By Adam S. Levy – Radar Staff Writer
A YouTube and Twitter-spurred suicide hoax from pro wrestler Matt Hardy led to about 30 calls being made to 911 dispatchers in North Carolina Tuesday, RadarOnline.com has learned.
Hardy, 36, posted a YouTube video called “Goodbye” at around 10:30 pm ET Tuesday that read, “My time here is almost complete, I have only a few hours & minutes, I have loved you all.”
He also linked the video from his Twitter page, which has more than 200,000 followers.
Moore County Police Capt. Henry Marion said following the alerts about 30 calls came in to 911 reporting the ominous message – leading he and another deputy to check in on the former WWE star at his home, who seemed at ease despite the nature of his social media communications.
“I shook his hand and he told me everything is fine,” Marion told FayNews.com.
Hardy attempted to clear up the misunderstanding on his Twitter page Wednesday morning, claiming the initial video “was not in any way a suicide note.
“No words such as death, suicide, kill, heaven or hell were included-I wanted to see people’s optimism or pessimism towards my words. It’s pretty clear to me what their reaction was, and I needed one last attention grabber to let the World know that Matt Hardy has re-found his true self,” Hardy wrote.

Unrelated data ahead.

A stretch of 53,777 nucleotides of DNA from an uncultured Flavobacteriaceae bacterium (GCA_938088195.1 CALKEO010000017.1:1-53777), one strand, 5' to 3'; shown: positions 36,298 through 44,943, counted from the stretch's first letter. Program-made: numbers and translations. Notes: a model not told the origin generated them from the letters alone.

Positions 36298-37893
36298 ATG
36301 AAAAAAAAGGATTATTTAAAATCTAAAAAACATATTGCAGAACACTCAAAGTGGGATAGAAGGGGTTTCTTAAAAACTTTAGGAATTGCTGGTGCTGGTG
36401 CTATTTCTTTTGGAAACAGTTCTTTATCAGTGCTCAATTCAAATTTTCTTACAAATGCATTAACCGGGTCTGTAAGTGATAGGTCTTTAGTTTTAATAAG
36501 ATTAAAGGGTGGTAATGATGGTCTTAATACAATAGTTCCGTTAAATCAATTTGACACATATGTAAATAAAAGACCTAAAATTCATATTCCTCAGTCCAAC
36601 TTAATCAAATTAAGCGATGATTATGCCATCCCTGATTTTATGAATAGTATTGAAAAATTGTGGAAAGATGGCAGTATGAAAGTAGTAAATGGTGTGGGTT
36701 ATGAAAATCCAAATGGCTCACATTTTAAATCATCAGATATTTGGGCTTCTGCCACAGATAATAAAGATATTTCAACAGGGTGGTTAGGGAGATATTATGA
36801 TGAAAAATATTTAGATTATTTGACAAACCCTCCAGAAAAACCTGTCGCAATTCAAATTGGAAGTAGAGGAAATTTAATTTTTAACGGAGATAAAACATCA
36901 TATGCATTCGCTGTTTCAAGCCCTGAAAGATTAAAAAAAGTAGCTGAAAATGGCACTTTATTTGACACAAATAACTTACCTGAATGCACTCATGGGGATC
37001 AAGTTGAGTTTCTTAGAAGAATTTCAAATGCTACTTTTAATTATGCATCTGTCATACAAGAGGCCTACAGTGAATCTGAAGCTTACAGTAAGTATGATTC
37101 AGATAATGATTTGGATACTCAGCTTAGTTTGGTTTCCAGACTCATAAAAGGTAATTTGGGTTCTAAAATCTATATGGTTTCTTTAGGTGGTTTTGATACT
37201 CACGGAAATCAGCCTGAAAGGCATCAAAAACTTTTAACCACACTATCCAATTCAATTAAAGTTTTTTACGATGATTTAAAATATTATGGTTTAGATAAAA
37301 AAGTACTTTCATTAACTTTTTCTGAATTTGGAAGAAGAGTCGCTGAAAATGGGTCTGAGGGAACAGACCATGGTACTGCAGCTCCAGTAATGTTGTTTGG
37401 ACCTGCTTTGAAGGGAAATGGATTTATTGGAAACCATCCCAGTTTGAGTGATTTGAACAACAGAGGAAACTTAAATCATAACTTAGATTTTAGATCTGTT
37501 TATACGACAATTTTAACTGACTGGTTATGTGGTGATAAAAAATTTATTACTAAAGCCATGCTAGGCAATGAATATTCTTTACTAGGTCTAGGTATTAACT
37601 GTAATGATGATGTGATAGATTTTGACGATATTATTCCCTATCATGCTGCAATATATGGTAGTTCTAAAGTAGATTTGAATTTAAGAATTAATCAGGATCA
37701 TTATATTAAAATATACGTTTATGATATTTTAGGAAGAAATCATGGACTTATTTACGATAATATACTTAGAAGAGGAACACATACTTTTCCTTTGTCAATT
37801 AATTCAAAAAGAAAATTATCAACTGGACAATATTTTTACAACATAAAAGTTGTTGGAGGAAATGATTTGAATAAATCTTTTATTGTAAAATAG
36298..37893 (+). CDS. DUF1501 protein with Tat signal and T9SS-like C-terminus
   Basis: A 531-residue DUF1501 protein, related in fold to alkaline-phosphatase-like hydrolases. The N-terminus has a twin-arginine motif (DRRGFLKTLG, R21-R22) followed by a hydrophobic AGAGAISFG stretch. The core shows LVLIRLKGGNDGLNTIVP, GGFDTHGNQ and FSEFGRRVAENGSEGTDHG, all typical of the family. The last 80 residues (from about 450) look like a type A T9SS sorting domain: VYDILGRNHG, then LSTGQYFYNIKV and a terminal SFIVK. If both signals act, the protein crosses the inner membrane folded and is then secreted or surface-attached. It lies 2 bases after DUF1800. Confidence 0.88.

Hardy was fired from TNA Wrestling following his August 20 arrest in connection with suspicion of driving while intoxicated. In the incident, Hardy drove his 2009 Chevrolet Corvette into a tree.
“After the events of the last couple of weeks, even though I’ve made some terrible mistakes, I have come to a revelation in my life,” he wrote. “I went from being the guy who wanted to change the world, entertain and inspire people to being someone who was more concerned about shock value and making the world unravel my cryptic messages and videos.
“Regardless of if its in a wrestling ring or not, I WILL change the World, make it a better place, and inspire and motivate others to do the same. I am of sane mind, completely clean of any and all crutches, and feel better then I have in years.
“I apologize to anyone who was taken off guard or frightened by my final, cryptic YouTube entry,” he wrote. “I want to reassure everyone that I am doing great right now.”
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